Johnson’s first exposure to a Science Hill alum was Jerry Wolff, who played on Sidney Smallwood’s No. 1-ranked Hilltoppers basketball team with Ferrell Bowman in 1953-54. Wolff coached Johnson in high school and was later the minister at Johnson’s church in Winnsboro, S.C.
Johnson said Wolff and Spurrier were good, down-to-earth people. They were also good high school basketball players. Spurrier scored 1,470 points in three years at Science Hill, and Ray Mears offered him a basketball scholarship at Tennessee.
“A lot of basketball coaches didn’t recruit him because they knew he was headed toward football,” Little said. “He could’ve played college basketball, but he chose the right sport as far as his future was concerned. He would’ve been a good college player, but he couldn’t have played in the pros because he didn’t have the speed or physical build to do that.”
Many say Little was running a Four Corners offense before Dean Smith when he had Spurrier.
“That’s right, but we didn’t call it that,” Little said. “If a team played us a zone and we’d get ahead, then I’d pull the ball out and put Steve on the point, Hager and (Choo) Tipton on the wings and (Donnie) Bates and Bill (Wilson) along the baseline. And we’d just give the ball to Steve and he could take care of the ball until they came out and played us man to man. When teams would play us man to man, Steve would just go around that guy guarding him because he could go around anybody – and then if they didn’t pick him up he took it to the basket, and if they picked him up he just fed it off to one of those guys along the baseline.”
Little recalled one such set when he was trying to put a victory on ice against Morristown when things got heated.
“When Steve was a senior Gene Quarles had a good ballclub (at Morristown),” Little said. “And he came to Johnson City to play the first game after the holidays. And during Christmas workouts Steve broke his nose and wore a plastic mask.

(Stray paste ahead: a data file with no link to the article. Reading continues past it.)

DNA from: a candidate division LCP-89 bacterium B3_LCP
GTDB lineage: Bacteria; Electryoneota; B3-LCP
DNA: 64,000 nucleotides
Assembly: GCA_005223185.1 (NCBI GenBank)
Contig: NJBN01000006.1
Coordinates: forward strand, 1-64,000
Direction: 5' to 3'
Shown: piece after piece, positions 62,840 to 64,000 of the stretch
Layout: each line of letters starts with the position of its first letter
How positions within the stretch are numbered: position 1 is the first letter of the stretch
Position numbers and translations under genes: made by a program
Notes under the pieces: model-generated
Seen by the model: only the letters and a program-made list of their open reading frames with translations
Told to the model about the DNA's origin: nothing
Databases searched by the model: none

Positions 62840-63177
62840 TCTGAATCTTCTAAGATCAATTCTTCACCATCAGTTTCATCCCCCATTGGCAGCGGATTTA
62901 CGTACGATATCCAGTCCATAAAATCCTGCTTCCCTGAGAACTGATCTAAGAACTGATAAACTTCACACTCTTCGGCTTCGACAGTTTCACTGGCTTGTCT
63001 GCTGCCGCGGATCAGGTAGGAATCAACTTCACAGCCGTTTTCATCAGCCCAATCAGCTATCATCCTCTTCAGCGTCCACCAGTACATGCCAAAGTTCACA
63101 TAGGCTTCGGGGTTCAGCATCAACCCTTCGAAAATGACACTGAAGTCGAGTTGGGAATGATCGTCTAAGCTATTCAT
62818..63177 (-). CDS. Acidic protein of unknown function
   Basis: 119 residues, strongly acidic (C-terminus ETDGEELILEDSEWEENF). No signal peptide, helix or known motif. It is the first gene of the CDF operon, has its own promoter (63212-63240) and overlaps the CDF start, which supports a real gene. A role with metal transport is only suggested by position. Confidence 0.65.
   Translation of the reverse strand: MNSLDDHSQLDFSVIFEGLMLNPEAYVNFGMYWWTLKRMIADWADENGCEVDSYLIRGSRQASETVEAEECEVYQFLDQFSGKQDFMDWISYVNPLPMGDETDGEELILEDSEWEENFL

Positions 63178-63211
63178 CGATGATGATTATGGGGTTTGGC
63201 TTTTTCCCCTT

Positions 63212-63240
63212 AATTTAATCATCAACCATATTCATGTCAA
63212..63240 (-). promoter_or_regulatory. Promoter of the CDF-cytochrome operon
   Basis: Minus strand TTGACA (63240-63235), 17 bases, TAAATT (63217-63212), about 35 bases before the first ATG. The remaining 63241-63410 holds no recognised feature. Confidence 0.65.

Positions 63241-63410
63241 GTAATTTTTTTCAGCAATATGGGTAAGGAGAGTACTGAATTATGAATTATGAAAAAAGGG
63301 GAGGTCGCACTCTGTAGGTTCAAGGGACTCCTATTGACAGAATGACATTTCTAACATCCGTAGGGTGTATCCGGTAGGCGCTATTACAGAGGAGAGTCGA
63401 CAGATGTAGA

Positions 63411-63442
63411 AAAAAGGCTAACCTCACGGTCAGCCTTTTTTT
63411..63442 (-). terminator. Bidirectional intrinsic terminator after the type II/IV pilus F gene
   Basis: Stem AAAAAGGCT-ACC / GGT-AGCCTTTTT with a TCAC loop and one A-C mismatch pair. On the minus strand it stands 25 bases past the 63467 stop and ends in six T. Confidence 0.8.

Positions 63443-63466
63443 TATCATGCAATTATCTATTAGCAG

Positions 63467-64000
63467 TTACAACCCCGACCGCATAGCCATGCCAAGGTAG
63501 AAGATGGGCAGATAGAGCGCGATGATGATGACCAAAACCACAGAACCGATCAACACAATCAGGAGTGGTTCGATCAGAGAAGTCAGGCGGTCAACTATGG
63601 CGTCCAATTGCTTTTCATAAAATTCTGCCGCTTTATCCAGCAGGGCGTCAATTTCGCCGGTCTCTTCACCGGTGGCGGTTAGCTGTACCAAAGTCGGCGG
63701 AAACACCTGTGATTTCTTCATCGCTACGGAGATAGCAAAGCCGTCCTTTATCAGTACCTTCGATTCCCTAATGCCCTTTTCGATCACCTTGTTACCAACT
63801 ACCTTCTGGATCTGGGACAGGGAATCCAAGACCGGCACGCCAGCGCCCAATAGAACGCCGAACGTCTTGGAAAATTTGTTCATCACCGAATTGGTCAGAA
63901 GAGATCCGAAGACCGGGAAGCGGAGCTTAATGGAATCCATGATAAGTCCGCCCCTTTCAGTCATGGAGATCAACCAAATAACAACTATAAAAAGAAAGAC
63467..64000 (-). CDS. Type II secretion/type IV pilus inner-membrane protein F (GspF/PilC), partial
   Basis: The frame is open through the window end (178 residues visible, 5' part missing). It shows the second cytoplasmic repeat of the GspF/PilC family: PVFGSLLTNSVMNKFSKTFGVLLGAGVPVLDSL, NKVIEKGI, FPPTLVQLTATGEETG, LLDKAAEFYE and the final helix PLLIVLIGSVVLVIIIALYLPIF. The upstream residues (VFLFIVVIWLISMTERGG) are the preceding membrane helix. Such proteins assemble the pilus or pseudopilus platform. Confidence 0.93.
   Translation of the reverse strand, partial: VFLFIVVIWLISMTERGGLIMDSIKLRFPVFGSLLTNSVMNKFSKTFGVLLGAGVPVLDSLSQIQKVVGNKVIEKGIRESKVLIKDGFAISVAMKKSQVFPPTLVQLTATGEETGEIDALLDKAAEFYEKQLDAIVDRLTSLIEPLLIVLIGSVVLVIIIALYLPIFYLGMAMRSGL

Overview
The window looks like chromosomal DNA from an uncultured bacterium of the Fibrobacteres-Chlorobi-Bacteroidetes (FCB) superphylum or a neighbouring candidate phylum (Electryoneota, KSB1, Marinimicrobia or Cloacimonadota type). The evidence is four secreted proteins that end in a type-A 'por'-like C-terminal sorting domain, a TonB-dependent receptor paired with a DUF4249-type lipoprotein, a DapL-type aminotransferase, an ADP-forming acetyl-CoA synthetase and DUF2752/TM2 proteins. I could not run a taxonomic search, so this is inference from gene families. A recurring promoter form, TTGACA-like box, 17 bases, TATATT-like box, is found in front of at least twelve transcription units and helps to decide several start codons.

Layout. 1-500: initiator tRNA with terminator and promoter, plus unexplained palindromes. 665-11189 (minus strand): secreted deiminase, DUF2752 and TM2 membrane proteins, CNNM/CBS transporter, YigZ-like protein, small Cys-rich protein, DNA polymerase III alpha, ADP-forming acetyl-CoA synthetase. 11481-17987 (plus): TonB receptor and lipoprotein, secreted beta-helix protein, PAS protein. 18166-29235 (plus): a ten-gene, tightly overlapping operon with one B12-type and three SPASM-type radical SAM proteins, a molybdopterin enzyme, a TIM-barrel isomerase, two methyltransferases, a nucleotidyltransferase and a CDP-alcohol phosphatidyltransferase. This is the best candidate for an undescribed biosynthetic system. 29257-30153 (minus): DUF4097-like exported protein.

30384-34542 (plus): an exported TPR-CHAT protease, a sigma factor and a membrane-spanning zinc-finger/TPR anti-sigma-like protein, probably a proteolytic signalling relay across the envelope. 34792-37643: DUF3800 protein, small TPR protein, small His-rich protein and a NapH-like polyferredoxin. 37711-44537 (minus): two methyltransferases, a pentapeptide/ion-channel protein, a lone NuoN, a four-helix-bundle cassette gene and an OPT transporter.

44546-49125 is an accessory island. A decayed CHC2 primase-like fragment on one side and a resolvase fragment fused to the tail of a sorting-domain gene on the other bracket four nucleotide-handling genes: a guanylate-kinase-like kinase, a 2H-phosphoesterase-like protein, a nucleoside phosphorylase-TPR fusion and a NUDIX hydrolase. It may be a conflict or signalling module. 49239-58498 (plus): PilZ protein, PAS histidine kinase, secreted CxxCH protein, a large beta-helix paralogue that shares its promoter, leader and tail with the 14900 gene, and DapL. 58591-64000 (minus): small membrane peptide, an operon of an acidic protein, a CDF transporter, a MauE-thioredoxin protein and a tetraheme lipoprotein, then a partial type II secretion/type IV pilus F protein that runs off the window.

“We were ahead late in the game and Steve was out there dribbling and holding the ball on them, and this Morristown boy came and just swiped at that mask on that nose. Well, Steve – that’s the only time I’ve ever seen Steve flare up. Well, when Steve flared up, hell, guys out of the stands came on the floor and a damn free-for-all broke out. And I ran out there and was pulling my kids away from it, you know, and then Gene Quarles told (official) Ralph Stout that I hit one of his players. I told Ralph Stout, ‘He’s crazy. He was standing over there on the sidelines not getting involved in it and I was out there pulling my kids out of the fight.’”
Spurrier also triggered a mad scene at Erwin his senior season. His half-court buzzer-beater proved to be the game-winner in a shootout for first place in the Big Seven Conference.
“We took the ball out at midcourt and passed it into the backcourt,” Little said, “and Steve took one dribble and let it fly. So it was right around midcourt. … He knocked the bottom out of it.
“Erwin had the ball going for the last shot and they threw it away underneath their basket. So I got timeout. I told Steve to get the ball to Bill Wilson at midcourt. I told Tommy Hager to get over there in front of Tommy Miller the referee to make sure we got timeout when the ball hit Bill’s hands. And I told Choo Tipton to get over there in front of the timer and make sure they stopped the damn clock, because they’d run the clock on you over there. Well, we got the ball in and there was two seconds left on the clock. I told the boys, ‘Get the ball to Steve, and Steve, do what you can do.’ That’s what you call good coaching.”
Winning, it turned out, was about as difficult as getting out in one piece.
“Zane Whitson was coaching and we were tied with them for the conference championship,” Little said. “That place was packed. They were standing under the goals and everything. … Those people were shocked. They’d pepper you with rocks (outside the gym).”
Hager said after the win the players were told not to shower.